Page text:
Rabin's Murderers Are Still Free and Happy

Moshe Negbi
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Moshe Negbi

Yigal Amir is in jail but his senior partners to the murder of the prime minister are still free and happy. Amir himself testified about those partners already on the night of the assassination when he said in his investigation: "Without the rabbinical ruling or the 'din rodef' [the right to pursue and kill someone who has supposedly sinned] that applied to [Prime Minister Yitzhak] Rabin, issued by a number of rabbis that I know about, I would have had difficulty murdering. A murder of that kind must have backing. If I did not have backing ... I would not have acted."

The criminal code stipulates that someone who urges another to perform a criminal act "by persuasion, encouragement or demand" bears the same criminal responsibility as that of the criminal he pressured. That is to say, the rabbis who issued the "din rodef" about the prime minister, and in that way gave backing to Amir, are assassins just like him, and they were supposed to spend the rest of their lives in prison like him. However they have remained free and obviously are also happy. From their point of view, the murder of the prime minister was a perfect crime that paid - it achieved its aim and they did not have to pay any price for it.

Rabbi Yoel Bin-Nun was the first to denounce the rabbis who backed Yigal Amir.Credit: Limor Edrey

The responsibility for this amazing failure, in the granting of immunity to those rabbis, lies mainly with the legal authorities. Why did they fail? The only convincing explanation I heard came from Rabbi Yoel Bin-Nun, the first to denounce the rabbis who permitted the shedding of Rabin's blood. When the rabbi was asked why he did not go to the police with the names of those rabbis rather than to the Chief Rabbinate, he said he had learned that the law-enforcement authorities were afraid of dealing with them and their extremist followers.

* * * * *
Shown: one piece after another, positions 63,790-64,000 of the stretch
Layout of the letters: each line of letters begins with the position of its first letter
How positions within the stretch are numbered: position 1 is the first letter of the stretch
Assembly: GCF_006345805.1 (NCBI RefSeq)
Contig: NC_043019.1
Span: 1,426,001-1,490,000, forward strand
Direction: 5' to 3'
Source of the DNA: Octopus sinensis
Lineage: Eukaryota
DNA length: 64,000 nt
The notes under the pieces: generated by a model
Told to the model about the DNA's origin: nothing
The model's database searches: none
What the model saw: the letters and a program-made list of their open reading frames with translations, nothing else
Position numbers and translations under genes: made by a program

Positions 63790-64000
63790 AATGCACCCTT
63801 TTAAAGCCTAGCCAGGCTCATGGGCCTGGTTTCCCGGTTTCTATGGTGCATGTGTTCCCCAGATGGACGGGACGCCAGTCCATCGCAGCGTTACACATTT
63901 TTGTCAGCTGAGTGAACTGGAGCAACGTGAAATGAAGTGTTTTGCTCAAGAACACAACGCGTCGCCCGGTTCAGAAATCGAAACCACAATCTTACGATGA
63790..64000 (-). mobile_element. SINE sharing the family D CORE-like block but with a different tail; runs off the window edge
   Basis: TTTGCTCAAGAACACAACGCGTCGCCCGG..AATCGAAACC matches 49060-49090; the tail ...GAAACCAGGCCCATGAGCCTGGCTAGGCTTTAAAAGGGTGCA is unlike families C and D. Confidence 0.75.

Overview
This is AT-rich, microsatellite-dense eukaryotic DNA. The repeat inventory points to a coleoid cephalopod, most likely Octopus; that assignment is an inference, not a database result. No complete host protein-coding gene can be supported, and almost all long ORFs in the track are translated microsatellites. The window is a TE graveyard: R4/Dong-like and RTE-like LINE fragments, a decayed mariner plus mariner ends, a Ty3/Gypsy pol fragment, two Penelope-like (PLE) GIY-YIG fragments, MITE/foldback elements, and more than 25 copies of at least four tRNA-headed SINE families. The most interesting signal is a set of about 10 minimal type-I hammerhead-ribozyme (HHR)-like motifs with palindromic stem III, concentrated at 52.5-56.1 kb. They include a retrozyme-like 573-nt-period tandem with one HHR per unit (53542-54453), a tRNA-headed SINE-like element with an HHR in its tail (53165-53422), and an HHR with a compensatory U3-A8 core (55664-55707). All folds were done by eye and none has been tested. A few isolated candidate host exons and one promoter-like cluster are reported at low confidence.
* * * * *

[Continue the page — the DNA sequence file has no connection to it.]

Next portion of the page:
That is to say, there is a fearful catch here. When we are referring to an extremist rabbi with zealous followers, the authorities are afraid that if they bring him to trial because of his rulings there will be a terrible riot on the part of his followers. But after all, an extremist rabbi of this kind, whose followers are prepared to use violence at his behest, is also the one whose ruling creates the most concrete danger of permitting the blood of someone. It therefore transpires that the fear mentioned by Bin-Nun paralyzes the authorities' ability to deal explicitly with incitement of the most dangerous type - the type that has already led to the murder of a prime minister here.

This fatal fear and the existential necessity to overcome it should have been the focus of the ceremonies held to mark the anniversary of Rabin's assassination. Instead of lighting candles and singing the "Song of Friendship" and the "Song of Peace," it should be essential to protest against the fact that those responsible for the murder of a prime minister are walking around free, and to warn that for a democracy where the authorities are afraid of the murderers, instead of the opposite, there is no survival. However the organizers of the ceremonies, for the most part, preferred to exchange the difficulties of coping with the lessons of the assassination for nostalgic yearning for the magnificent acts of the dead prime minister. Perhaps this was a way of repressing the trauma, but perhaps also the organizers were afraid to arouse the ire of the violent fanatics.

Whatever the case may be, the fact that the memorial ceremonies marking the assassination were replaced by memorial ceremonies for the murdered prime minister embodies harsh implications. In the summary of the report by the state commission of inquiry that looked into Rabin's assassination, former Supreme Court President Meir Shamgar and Prof. Ariel Rosen-Zvi quoted the sages who said that bad culture within a person's house was worse than the war of Gog and Magog.

The committee cautioned that "it is vital that we should know how to uproot the bad culture that has developed among us." But the repression and exclusion of the assassination, its perpetrators and its lessons from the memorial ceremonies ensure that the bad culture, and those who disseminate it, will continue to corrupt souls, minds and hearts here, while nothing stands in the way.

The writer is the legal analyst of Israel Radio and a senior lecturer at the Hebrew University of Jerusalem.

קראו כתבה זו הבעברית: הרוצחים עדיין חופשיים ומאושרים